Now, the one comment that didn't seem to have a source (within that blog post, anyway) was Chalice Yao's:

Quote: 'Chalice Yao: Purple Second Life (was distributed in binary only)'

Actually, PSL was never even publically distributed or given to strangers. It was simply a viewer for my close friends, when I took my first shakey steps at c++ viewer coding way back, and some showed interest in the fancies. Said people I have given it to would have had access to the source code, as per the GPL, on request. I even wrote an e-mail to the Free Software Foundation on the matter. However, pretty much none of said group were coders or even made requests. Then one idiot in that group tossed a copy to the W-Hats to gain prestige there, I lost motivation, and the rest is history.


But Chalice brings up a good point, too--developers don't have to offer the code for download by the public, and most do not, and that's fine. They have to provide it on request--via email to the requestor, or actual physical shipping of disc, it's their option--and that's fine too. I certainly wouldn't request a copy of the patch code, I wouldn't know what I was looking at--my field is HTML and a narrow bare sliver of LSL; C++ is beyond my scope (or at least beyond my current interest level), and I know it.

But Beresford provided his code on request; Emerald does; Snowglobe (while it is, yes, an internal build of Linden Labs) provides the code and the daily build of the viewer on the Snowglobe page.

Or at least, used to.

The point is, Emerald developers aren't standing up and saying, Hey! That illegal thing we did, we don't want you to do it! They're saying they have complied with OpenGL and FLOSS licensing restrictions, and they want people who have requested and are using their developed code (note, theirs, not the Lab's untouched code) stop doing it unless they comply with OpenGL and FLOSS restrictions.

Ultimately, Prad was right, I was wrong, I misinterpreted the point. And I felt it was worth another blog post to say so. My apologies, sincerely offered.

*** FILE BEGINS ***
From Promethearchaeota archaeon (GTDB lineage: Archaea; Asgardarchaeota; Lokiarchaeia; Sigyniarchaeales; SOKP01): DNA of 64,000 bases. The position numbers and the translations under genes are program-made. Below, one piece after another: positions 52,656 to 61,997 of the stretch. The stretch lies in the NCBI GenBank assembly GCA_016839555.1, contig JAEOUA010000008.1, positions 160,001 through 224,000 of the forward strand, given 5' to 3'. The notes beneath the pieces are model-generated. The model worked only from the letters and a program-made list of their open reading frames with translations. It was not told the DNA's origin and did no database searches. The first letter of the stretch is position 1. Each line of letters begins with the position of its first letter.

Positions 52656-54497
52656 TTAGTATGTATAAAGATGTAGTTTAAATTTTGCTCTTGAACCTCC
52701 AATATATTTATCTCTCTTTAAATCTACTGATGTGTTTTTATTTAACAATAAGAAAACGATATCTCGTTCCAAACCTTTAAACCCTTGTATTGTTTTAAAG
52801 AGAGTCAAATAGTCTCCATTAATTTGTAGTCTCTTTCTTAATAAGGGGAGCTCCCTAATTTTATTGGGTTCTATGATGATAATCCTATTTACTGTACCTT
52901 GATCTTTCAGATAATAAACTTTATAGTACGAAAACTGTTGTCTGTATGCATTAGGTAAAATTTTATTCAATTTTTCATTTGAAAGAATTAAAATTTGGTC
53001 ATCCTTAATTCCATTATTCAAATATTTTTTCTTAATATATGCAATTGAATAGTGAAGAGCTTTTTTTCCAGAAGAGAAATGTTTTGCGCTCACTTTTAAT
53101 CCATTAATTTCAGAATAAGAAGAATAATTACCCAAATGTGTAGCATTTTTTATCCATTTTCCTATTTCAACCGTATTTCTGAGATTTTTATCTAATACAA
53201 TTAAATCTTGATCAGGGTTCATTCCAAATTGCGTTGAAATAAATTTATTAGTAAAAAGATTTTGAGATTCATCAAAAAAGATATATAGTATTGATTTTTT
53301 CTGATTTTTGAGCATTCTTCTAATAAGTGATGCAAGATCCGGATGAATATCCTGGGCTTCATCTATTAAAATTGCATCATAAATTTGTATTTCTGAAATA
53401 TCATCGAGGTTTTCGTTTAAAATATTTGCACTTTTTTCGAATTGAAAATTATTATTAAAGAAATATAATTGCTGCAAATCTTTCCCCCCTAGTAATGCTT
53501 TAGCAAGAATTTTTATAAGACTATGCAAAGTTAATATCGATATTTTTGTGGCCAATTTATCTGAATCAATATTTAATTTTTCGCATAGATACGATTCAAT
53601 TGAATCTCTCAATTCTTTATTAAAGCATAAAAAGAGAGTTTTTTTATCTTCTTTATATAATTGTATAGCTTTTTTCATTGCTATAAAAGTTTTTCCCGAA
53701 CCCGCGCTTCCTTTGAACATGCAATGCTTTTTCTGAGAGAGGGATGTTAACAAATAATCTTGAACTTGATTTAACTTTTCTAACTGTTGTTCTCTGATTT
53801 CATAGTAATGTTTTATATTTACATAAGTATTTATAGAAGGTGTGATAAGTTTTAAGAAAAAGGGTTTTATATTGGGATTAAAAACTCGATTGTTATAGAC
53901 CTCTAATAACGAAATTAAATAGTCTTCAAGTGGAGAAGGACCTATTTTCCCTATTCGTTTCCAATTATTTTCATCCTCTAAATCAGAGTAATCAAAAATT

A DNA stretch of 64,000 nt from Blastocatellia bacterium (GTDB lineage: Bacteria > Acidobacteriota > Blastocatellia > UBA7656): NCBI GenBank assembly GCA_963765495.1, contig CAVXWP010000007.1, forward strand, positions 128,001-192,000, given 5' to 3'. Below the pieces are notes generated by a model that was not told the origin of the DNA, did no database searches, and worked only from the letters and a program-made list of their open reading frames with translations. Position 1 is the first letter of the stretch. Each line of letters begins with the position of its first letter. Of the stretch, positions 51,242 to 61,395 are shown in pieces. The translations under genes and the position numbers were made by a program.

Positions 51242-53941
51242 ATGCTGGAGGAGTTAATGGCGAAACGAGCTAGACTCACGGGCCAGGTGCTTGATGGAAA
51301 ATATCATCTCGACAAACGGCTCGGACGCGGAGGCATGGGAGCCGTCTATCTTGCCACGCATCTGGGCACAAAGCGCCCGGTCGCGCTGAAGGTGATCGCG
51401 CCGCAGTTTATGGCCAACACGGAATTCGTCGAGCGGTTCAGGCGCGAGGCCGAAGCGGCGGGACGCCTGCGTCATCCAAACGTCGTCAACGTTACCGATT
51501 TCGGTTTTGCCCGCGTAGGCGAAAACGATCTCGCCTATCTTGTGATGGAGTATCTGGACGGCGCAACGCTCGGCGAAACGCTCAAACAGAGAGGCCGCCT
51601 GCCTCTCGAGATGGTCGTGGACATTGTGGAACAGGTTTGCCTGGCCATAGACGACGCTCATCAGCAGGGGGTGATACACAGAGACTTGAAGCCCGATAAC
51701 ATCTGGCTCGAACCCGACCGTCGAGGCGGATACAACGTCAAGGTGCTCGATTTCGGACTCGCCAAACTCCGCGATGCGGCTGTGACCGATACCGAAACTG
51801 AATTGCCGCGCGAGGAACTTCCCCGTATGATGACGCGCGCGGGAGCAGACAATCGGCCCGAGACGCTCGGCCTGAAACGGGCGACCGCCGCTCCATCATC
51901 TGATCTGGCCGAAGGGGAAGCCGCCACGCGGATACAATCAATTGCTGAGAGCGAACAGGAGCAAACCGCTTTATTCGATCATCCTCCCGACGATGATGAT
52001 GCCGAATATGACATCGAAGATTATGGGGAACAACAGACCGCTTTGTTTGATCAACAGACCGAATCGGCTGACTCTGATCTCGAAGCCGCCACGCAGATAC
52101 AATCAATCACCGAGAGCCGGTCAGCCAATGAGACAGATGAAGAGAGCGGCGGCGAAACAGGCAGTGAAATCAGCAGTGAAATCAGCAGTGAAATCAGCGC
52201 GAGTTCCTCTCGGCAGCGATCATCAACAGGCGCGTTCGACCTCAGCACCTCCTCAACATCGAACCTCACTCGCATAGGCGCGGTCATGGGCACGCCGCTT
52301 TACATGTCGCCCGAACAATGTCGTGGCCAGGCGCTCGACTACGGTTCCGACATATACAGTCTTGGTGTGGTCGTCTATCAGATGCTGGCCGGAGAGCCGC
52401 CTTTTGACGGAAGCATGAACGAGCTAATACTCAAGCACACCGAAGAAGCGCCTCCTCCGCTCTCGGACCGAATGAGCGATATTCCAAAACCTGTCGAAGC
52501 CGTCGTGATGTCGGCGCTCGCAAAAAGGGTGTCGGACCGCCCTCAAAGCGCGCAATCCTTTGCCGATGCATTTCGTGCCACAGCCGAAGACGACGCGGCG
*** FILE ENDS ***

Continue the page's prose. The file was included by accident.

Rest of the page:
Though it's also good to see someone else who counts Emerald as a legitimate compliant viewer, and not a hacked viewer--like, for example, NeilLife.

2 comments:

AntoniusMisfit said...

Isn't the title of this post lifted from a Don Henley song?

Great points about Emerald btw.

Emilly Orr said...

Yes. In fact, the titles of all the posts on this blog, start to finish, are single song lyrics, bits of lyrics, or two-line lyrics from songs.

(This is, btw, allowable, as I am not quoting the whole song--and, in those moments where, in the post itself, I have quoted the entire song, by linking to a place the song can be heard, or to the band's website, for more information, I am within fair use restrictions.)

And thank you. I know well there are options that can (and have) been misused in Emerald; but I believe the intent is sound, and good, and the intent is not to deceive, lift, or improperly gain access to prims, textures and scripts.

The same cannot be said with NeilLife--though he is claiming he has no responsibility for the uses his viewer is put to, many of his tips offer ways to get around the permissions system in SL. Give me a legitimate reason, but I can't see a way that that's not advocating copying of items not yours, and reintroducing/reselling them (for profit or IP dilution, your pick).